Some Of The Sarbanes Oxley Act Provisions And Their Requirements Accounting Essay



This paper contains reasons for Sarbanes Oxley Act, different sections like 101,201, 301, 302, 401, 404, 407, 409, 809 which are most required and what it contains. Different titles of the Sarbanes Oxley act are also covered. In this paper regulations of the Sarbanes Oxley act like Audit control, application requirements, disciplinary powers, funding, document retention, auditor independence, audit committees are well described. Some of the ripple effect of the Sarbanes Oxley act like increase in audit fees, increase in accounting costs, increase effort by audit committees, increase record management, increase in salary, and increased volume of corporate disclosure are mentioned.



As we know that not any single event is responsible for enactment of the Sarbanes Oxley act. Because of several concurrent major corporate frauds, conflict of interest and accounting scandals that shock investor confidence in the viability and accountability of the corporate governance system as well as in the integrity of the nation's securities markets are responsible for this act.

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In 1999 to 2002 major publicly traded corporations did the fraud in a massive scale. As a outcome of intentional manipulation of the stock price by senior executives, buttressed by falsified and misleading accounting practices two major companies Enron and WorldCom are collapsed. Because of this in April 2002 House had passed the Oxley bill which was related to the accountability, responsibility and transparency of stating financial status of the company and at a same time another senator Paul Sarbanes presented the bill to senate banking committee which was also passes with a majority. So proposal of both House Representative Oxley and Senator Paul was reconciled and it is formed in one act and it is popularly known as "Sarbanes Oxley Act". This act is mainly affects the corporate governance, financial disclosure and total accounting pattern in the companies.


The Sarbanes Oxley act is anticipated help to shelter investors and restore investor confidence by improving the accuracy, reliability and transparency of corporate financial reporting and disclosures, and reinforce the importance of corporate ethical standards. This act is applies to all public companies in spite of of size and the public accounting forms that audit them.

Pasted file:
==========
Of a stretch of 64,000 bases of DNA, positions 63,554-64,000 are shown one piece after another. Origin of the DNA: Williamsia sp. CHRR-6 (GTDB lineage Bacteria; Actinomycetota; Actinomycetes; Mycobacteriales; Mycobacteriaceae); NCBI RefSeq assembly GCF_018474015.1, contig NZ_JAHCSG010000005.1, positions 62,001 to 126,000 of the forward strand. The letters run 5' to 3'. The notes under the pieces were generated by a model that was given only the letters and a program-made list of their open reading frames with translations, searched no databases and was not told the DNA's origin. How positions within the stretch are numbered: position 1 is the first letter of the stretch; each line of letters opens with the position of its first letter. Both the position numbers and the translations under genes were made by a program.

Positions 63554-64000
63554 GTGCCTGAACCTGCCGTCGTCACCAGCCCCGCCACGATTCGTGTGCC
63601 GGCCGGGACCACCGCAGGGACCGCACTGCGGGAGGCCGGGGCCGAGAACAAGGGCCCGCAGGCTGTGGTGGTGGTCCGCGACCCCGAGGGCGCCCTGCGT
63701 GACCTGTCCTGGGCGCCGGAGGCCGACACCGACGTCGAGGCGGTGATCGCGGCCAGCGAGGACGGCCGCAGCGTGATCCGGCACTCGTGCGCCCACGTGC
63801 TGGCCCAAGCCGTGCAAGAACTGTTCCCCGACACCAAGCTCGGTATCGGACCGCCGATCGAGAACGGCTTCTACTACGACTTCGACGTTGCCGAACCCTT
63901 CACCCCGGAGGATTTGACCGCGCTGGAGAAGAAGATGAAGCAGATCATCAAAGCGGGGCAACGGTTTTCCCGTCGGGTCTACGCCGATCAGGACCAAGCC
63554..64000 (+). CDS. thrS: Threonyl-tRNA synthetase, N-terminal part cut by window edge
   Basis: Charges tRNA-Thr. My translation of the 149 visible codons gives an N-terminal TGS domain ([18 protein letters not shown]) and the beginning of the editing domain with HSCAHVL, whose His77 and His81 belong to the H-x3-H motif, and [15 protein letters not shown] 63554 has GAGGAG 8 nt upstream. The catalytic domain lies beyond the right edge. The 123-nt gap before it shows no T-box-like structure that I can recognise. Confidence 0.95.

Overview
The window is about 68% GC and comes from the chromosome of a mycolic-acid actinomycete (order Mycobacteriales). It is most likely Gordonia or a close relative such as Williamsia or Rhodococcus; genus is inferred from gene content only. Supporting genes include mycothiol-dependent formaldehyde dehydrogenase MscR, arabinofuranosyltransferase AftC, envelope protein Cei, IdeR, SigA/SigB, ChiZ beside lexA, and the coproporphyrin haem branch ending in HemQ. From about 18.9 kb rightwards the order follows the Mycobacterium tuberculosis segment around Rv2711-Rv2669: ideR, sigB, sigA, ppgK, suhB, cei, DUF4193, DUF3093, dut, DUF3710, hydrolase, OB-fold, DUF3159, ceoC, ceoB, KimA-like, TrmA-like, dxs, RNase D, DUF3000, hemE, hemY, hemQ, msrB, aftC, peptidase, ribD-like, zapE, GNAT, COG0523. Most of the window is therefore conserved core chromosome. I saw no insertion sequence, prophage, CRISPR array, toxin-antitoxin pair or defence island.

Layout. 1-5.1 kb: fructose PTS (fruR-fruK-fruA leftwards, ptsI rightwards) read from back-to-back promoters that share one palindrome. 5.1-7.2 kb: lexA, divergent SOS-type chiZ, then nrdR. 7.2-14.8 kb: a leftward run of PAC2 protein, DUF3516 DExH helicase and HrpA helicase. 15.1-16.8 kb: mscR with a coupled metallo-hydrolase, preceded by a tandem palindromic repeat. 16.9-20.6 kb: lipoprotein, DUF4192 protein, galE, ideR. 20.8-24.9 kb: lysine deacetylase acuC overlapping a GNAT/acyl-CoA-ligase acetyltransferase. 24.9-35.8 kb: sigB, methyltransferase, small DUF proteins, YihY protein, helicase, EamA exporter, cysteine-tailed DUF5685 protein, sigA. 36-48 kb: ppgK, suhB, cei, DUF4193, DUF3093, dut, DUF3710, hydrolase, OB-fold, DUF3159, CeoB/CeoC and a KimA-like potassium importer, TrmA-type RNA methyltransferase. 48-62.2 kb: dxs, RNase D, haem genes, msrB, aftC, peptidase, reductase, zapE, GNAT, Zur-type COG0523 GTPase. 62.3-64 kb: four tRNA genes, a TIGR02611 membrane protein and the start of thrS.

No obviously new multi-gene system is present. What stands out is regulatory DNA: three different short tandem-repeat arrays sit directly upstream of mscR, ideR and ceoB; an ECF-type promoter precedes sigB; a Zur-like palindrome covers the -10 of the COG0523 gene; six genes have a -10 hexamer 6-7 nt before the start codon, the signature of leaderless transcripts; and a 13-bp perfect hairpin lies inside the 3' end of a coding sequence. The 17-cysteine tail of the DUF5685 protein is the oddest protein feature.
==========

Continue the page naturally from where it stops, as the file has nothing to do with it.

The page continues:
The act also established the Public Company Accounting Oversight Board (PCAOB) as a private sector non-profit organization to manage the audits of public companies that are subject to securities laws. The act is mainly requires public companies to evaluate the effectiveness of their internal control over financial reporting and for their external auditors to report on management's assessment and the effectiveness of internal controls. The act also contains some provisions anticipated to make chief executive officers (CEO) and chief financial officers (CFO) more accountable, for making better the oversight role of boards of directors and audit committees and provide whistleblower protection.

Most companies' center of attention is on Sarbanes Oxley work in thirteen specific areas. These 13 areas are the ones where most of the financial impact is felt. Section 404 stated in the Sarbanes Oxley act is the ones that has caused the most concern in the financial sector according to which requires the corporate body to increase stricter controls over the financial reporting by internal accounting personnel.

Some of the Sarbanes Oxley act provisions and their requirements:

Table 1 (Reference 2)

Some other provisions like section 401 "disclosure of periodic reports" requires Financial statements which are published by issuers are also required to be accurate and presented in such a way that it does not contain any incorrect statements or admit to state material information. All material off-balance sheet liabilities, obligations or transactions are included by these financial statements. The Commission was required to study and report on the level of off-balance transactions which are resulted into transparent reporting. The Commission is also required to find out whether generally accepted accounting principles or other regulations result in open and meaningful reporting by issuers. 

Section 409 is within title IV of the act and "Real time issuer disclosures" and it requires to disclose to the public, on an urgent basis, information on material changes in their financial condition or operations. These disclosures are to be presented in such a manner that they are easy to understand and supported by trend and qualitative information of graphic presentations as appropriate.